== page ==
At the 1949-50 Annual Meeting, Life Membership was awarded to five members who had given outstanding service to the Association during the preceding fifty years - Harold Johnston, Will Johnston, John Lintott, Claude March and Reuben Dransfield. With J Tippett and I Clyde, these made a total of seven Life Members.
Some 49 teams participated in the Association's competitions, with 18 teams in the district section and 31 in the club. Raymond Terrace did not field a first-grade team, and two other district clubs could field only two teams.
Central continued its winning sequence in first grade, taking out both the premiership and the final against Northern District. Much of its success was again due to Mick Hinman who took 94 wickets and scored 502 runs - thereby completing the double for the third time. In one match against Northern District, he took 9-67 and 7-55 to give Central an outright win.
Weston-Kurri, which had changed its name from Weston, was successful in winning the club championship, the second-grade premiership and final, and the third-grade final. The third-grade premiership was won by Northern District.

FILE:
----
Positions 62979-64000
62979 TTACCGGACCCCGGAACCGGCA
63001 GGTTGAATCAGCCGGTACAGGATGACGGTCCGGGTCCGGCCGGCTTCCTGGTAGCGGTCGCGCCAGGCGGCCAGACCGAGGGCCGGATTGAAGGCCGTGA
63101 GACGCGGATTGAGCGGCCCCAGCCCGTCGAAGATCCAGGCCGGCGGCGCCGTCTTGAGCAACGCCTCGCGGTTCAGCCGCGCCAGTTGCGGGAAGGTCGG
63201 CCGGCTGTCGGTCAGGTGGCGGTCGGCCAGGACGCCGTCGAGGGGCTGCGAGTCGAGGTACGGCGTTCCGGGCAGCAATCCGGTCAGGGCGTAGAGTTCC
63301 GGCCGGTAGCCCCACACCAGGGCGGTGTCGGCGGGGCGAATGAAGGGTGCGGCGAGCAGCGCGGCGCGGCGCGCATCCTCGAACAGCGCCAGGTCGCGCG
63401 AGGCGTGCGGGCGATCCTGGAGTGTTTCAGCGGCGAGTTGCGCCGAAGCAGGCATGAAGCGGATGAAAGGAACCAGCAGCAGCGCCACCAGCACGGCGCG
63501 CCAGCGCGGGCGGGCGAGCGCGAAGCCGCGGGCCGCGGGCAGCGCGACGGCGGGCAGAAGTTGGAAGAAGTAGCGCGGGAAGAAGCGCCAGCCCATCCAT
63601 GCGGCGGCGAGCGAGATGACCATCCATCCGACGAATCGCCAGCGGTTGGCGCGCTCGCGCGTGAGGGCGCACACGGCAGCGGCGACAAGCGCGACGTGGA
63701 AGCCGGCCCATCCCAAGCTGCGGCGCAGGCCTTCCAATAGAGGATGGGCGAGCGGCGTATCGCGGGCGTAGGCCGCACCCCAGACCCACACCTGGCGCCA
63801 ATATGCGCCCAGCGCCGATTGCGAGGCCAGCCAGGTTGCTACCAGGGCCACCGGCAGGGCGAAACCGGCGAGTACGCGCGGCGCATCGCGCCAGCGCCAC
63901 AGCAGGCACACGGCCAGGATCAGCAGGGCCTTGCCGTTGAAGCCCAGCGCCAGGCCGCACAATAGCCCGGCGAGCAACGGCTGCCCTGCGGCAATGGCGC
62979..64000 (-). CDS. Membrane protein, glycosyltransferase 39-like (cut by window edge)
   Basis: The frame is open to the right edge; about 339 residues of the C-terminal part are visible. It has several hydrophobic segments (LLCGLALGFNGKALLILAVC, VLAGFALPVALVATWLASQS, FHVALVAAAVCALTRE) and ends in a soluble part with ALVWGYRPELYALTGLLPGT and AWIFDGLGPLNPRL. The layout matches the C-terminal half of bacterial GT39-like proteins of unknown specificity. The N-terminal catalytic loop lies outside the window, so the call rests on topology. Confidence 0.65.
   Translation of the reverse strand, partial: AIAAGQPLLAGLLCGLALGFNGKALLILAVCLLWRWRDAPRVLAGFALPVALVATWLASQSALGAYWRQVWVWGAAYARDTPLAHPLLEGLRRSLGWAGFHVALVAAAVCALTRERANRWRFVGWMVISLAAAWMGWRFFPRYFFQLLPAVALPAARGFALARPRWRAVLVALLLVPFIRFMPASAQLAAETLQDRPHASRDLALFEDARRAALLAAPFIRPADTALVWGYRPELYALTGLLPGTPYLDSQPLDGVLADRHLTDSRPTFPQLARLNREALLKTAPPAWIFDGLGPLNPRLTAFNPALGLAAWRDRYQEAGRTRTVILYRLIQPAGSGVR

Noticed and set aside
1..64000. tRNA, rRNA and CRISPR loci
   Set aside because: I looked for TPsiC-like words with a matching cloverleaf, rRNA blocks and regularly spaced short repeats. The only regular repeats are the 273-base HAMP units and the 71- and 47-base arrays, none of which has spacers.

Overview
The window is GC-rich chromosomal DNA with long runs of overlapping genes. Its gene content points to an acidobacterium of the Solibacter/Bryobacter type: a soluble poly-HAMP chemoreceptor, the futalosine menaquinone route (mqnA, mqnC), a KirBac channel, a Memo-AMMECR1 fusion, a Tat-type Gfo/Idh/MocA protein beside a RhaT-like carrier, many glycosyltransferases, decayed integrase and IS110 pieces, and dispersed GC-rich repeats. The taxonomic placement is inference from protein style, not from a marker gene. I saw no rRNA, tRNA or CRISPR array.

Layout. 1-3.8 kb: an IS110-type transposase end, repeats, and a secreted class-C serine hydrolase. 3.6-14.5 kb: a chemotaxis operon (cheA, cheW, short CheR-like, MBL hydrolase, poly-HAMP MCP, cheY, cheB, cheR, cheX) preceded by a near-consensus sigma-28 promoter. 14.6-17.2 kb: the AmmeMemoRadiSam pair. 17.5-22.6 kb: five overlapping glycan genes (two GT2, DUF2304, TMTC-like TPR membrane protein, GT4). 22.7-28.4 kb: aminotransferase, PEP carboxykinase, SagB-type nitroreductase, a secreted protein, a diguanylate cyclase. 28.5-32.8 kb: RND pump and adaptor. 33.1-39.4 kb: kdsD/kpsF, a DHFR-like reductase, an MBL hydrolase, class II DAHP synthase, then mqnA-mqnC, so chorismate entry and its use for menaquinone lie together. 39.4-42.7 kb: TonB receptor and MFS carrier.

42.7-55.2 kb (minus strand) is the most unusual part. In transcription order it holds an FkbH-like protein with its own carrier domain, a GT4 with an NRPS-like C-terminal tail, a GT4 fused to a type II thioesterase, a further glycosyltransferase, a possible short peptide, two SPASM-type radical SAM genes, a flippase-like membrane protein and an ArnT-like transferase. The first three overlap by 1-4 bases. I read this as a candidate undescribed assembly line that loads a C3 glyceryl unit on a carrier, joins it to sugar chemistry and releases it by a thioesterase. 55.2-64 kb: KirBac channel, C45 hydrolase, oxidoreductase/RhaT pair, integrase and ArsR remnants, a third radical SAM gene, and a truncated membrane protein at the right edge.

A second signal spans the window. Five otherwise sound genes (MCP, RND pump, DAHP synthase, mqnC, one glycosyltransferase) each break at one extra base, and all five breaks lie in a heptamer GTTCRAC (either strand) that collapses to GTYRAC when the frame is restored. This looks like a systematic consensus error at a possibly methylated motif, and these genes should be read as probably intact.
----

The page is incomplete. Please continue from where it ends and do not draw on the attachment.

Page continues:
A pleasing aspect of the season was the return to first-grade cricket by Keith Smith, following his accident the previous season. He took 30 wickets at 8.6 and his club report for the season recorded:
"He came through the ordeal ... with flying colours and showed that he had lost little of his pace and accuracy".
C Johnston, A Johnston, C Bridge, T Farrell, and Drawling were selected in the Hunter Valley team for Country Week. Against Far, West Col Johnston scored a century and Charlie Bridge took 6 for 74. Arthur Lord, a member of the local Umpires Association, who had secured his State ticket, also officiated at Country Week matches.
The John Bull Shield team had a disappointing season - their only partial success being a tie against Upper Hunter. Criticism was again voiced about "the apathy of some leading players" who were not available for these representative matches. Two matches were played at Easter against Glebe, a leading Sydney club. In one of these matches, Hinman brought his tally of wickets for the season, including competition and representative matches, to 103.
Terry Farrell and Charlie Bridge from Branxton were selected to play for North and North West Colts in matches in Sydney, organized by JS White. Earlier, together with Ron AlIen and Don Brooker, they had played in a trial match at Tamworth in the first of what was to become known as the JS White Carnivals.
During the season concern was expressed at the "apathy by players and public alike" and it was felt in some quarters that "something must be done to revive interest in the game." One suggestion mooted as "a cure for the malady" was a return to the Newcastle competition - another was that district cricket should be abandoned in favour of club cricket.